After that, we went to a nearby elephant seal sanctuary, which is right on the beach. After being able to get so close to the seals and sea lions the night before, this was a bit of a disappointment because it was fenced off and full of tourists. Otherwise, I would have liked to have wrestled an elephant seal or two.

From there, we headed up the PCH to what I thought was the most scenic part of the drive, through Big Sur. The road winds along cliffs and through mountain passes along the coast, and the views are fantastic. Be warned, though, it takes a LONG time because you are going under 40 for a lot of it. Here are the only two pictures that survived.We stopped at Julia Pfieffer Burns State Park, which had some pretty cool views of waterfalls, cliffs, and the like. Of course, we have no pictures, so I could be lying my ass off.

We hadn't seen enough homeless people, so we headed onto San Francisco, where we had to return the Borrego by 6 p.m. We wanted to do the famed 17-mile drive in Carmel, but it was closed due to the U.S. Open. Also, due to time constraints, we didn't have time to stop in Monterey or Santa Cruz, which was unfortunate because it meant that I wouldn't be able to see what I assume is the largest selection of Banana Slugs t-shirts in the world.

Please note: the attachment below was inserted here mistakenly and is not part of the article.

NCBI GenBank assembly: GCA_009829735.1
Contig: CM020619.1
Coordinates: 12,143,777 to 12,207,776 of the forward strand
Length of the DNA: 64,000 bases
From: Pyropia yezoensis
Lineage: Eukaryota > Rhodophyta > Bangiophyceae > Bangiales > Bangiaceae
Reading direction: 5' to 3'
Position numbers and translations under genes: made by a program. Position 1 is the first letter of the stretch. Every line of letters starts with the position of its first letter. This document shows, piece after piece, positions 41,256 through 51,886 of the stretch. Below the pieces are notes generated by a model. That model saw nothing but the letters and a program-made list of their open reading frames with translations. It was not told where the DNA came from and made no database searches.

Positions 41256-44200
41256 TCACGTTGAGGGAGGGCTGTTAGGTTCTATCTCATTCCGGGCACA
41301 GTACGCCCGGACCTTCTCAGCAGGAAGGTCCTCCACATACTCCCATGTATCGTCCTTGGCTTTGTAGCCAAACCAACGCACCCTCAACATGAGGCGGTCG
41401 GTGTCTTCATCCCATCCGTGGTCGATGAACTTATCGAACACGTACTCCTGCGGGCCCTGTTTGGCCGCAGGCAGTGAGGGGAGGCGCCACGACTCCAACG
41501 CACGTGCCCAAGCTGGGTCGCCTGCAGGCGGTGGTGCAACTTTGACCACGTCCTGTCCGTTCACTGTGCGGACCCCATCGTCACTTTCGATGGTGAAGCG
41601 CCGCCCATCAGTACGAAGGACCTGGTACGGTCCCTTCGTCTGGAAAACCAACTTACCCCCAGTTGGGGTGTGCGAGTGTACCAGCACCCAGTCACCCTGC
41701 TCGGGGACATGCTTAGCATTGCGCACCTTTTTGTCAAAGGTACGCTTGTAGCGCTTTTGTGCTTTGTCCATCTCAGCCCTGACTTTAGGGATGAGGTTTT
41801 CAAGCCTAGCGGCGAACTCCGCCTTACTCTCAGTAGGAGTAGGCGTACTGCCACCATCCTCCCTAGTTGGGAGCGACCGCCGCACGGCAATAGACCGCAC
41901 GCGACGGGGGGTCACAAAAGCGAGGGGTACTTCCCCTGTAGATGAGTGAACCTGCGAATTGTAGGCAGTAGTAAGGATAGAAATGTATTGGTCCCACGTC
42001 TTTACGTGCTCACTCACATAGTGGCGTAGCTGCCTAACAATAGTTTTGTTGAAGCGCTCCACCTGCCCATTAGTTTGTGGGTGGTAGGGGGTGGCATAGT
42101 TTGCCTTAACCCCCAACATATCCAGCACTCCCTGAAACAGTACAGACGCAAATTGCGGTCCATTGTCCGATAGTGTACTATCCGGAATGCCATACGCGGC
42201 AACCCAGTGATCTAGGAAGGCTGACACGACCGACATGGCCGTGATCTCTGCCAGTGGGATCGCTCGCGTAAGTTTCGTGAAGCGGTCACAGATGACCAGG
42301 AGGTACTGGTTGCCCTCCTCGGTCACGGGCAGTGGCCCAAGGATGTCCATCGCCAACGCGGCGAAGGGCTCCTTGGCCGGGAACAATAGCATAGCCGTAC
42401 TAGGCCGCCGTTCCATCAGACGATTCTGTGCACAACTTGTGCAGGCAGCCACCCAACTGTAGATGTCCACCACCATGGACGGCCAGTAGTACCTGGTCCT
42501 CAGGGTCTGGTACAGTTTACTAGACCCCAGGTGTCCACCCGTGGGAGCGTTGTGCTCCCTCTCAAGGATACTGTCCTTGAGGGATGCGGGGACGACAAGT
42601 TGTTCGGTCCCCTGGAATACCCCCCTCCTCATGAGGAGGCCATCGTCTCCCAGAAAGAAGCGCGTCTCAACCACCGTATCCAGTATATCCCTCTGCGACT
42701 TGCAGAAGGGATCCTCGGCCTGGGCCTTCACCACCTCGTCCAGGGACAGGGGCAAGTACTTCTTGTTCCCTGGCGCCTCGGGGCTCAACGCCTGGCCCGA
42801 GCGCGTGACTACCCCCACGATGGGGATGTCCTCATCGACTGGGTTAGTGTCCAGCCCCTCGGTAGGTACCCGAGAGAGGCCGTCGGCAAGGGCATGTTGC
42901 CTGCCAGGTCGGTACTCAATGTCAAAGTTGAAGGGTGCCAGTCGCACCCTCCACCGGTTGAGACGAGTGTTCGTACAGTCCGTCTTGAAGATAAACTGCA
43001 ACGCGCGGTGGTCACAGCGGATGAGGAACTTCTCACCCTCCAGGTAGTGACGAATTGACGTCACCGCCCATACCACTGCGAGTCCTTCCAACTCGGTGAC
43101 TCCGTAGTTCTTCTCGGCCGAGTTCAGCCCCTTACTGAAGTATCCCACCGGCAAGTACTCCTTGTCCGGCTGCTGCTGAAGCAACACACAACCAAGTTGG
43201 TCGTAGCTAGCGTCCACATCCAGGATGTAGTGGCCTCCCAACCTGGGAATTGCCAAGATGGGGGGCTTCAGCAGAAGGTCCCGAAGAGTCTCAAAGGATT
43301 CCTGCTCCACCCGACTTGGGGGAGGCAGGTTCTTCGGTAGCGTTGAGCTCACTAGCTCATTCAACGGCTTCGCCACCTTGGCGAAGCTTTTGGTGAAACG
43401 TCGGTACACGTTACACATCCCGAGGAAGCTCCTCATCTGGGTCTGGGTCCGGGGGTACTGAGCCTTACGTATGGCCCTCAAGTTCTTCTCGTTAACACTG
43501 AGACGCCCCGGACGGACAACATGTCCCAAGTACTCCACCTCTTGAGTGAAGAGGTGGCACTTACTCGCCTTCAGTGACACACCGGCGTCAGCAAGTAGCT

If I could do the drive again, and I might, I would stretch it out into three days. I would stay in San Luis Obispo one night, then in Monterey the next night, before heading up to San Francisco. I would also do it in the nude next time.

As we got closer to San Francisco, the temperature dropped from the mid 80s to the mid 60s. It seemed like it went down about a degree a mile.

We rolled into Alamo with five minutes to spare. I was sweating from head to toe, and Jester was frothing at the mouth, as we walked into the office expecting to come to blows with someone, anyone. After I explained what happened with the Jetta and that the Borrego gets much worse gas mileage, the guy offered to comp the pre-paid gas charge and waive a day's charge, which ended up being about a $75 off. I think he was expecting me to demand more because he flinched when I said that would be fine.

The Alamo location is downtown, so we could walk to our hotel from there. Damn, that city is hilly. And cold. I need my summers to be hot. Anyway, after we checked in, we went to Uncle Vito's, a pizza place that one of Jester's friends recommended, and it was pretty good. We walked up hills both there and back.

Both Jester and I were pretty tired, so instead of doing anything insane – like smoking a bong or killing a hitchhiker (or whatever else San Franciscans do) – we just headed to a bar across the street from our hotel, had a few beers, and called it a night.

Coming in Part 5: Jesse and The Rippers, rogues, and island prisons.

Wednesday, July 14, 2010

"Now I Know What I Got, It's Just This Song"

I've been known to have weird dreams, and I'm fine with that. I had this dream a couple weeks ago that I thought was particularly interesting. I was in the mountains, out west somewhere, at what was apparently an off-site facility that the state (whatever state it might have been) used to execute death row criminals. In addition, private citizens could use the execution facilities for physician-assisted suicides. You could also apparently bring terminally ill loved ones there. They also had paramilitary and survival training exercises in the mountains around the facility. I still have no idea what I was doing there.